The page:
Marketing of Home Tech is Hugely Important

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The home market is seeing a growing trend in the home tech offer as a way for homebuilders to keep track of and boost sales for new homes.

What are the most promising technologies homebuilders can install and sell in new homes today?

The Consumer Electronics Association (CEA) provides a pretty good idea, from its annual State of the Builder Technology Market tracking study.

Builders generally see home technologies as a way to compete in their markets and set them apart from their rivals.

Here are some results of the technologies offered, as highlighted in the most recent 11th edition released earlier this year:

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This doesn’t mean technologies such as home automation and lighting controls aren’t worth offering. That depends largely on the builder and the price of the home. Builders generally see home technologies as a way to compete in their markets and set them apart from their rivals.

According to the study, national builders are more likely to install automated lighting control systems, home automation, energy management systems and intercom systems, indicating that these home technologies are more likely to be standardized across many markets.

In recent years, large and national builders have seen the largest windfall from built-in home technologies. Undoubtedly, economies of scale help these bigger builders to offset the costs of these technologies.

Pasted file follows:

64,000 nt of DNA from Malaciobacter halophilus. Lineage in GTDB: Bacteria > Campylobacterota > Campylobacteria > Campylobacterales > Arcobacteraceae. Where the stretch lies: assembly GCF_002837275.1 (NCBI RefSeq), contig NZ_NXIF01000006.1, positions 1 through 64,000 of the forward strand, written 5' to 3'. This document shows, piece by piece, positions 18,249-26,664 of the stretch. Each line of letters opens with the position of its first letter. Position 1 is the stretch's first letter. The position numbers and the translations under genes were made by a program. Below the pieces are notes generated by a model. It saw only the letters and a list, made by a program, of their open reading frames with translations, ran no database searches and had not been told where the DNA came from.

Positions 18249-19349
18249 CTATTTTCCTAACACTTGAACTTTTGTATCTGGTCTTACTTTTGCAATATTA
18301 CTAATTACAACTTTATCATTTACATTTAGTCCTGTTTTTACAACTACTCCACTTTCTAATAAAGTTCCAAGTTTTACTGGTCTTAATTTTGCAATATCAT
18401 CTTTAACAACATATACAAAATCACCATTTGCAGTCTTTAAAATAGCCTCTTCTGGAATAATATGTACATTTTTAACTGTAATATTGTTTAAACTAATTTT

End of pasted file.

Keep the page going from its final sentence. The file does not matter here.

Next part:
The national average installation price for home technologies is roughly $2,340, which is about $55 less than it was in 2011. While home technology installation pricing remained relatively constant from 2011 to 2012, there were marginal decreases in the costs of home automation and marginal increases in the costs of automated lighting controls.

National builders (38%) see the greatest benefit of tech as it relates to revenues.

Marketing Technology
According to the study, almost all builders (81%) find the latest technology features somewhat or very important in the marketing process.

“Builders are saying it’s important to market new home technologies,” says Chris Ely, senior manager of industry analysis at CEA. “They’re learning about technologies themselves and looking for ways to partner with other suppliers and vendors to create value for their clients.”

The marketing of these technologies is more critical for luxury homebuilders, with 41% indicating them as very important in their marketing efforts.

Some features, such as structured wiring, central vacuum and automated lighting controls, experienced small declines in offer rates (down 6% to 7%) from 2011 to 2012.

The CEA surmises that offerings of these features declined primarily due to the growth rate in starter homes, as move-up and luxury builders offered these features at a much higher rate than the national average. It could also be due to a slight but natural adjustment following the exuberance of a market recovery.

Proactive marketing for structured wiring and monitored security remained constant from 2011 to 2012. On the other hand, proactive marketing of almost all other home technologies (except energy management) decreased from 2011 to 2012. This data indicates that builders are still trying to find the sweet spot to appeal to homebuyers with these technologies.

Ely says there’s room for growth in energy management. “Many eyes are looking at energy management as more consumers want to save money and save energy. In some areas of country there are concerns about the cost of energy.”

“We’re seeing in general that builders are recognizing and [are] keen to look at areas of opportunities to grow their revenues-if they can increase their revenues beyond things like granite counter tops, these are areas that can help the bottom lines of builders.”

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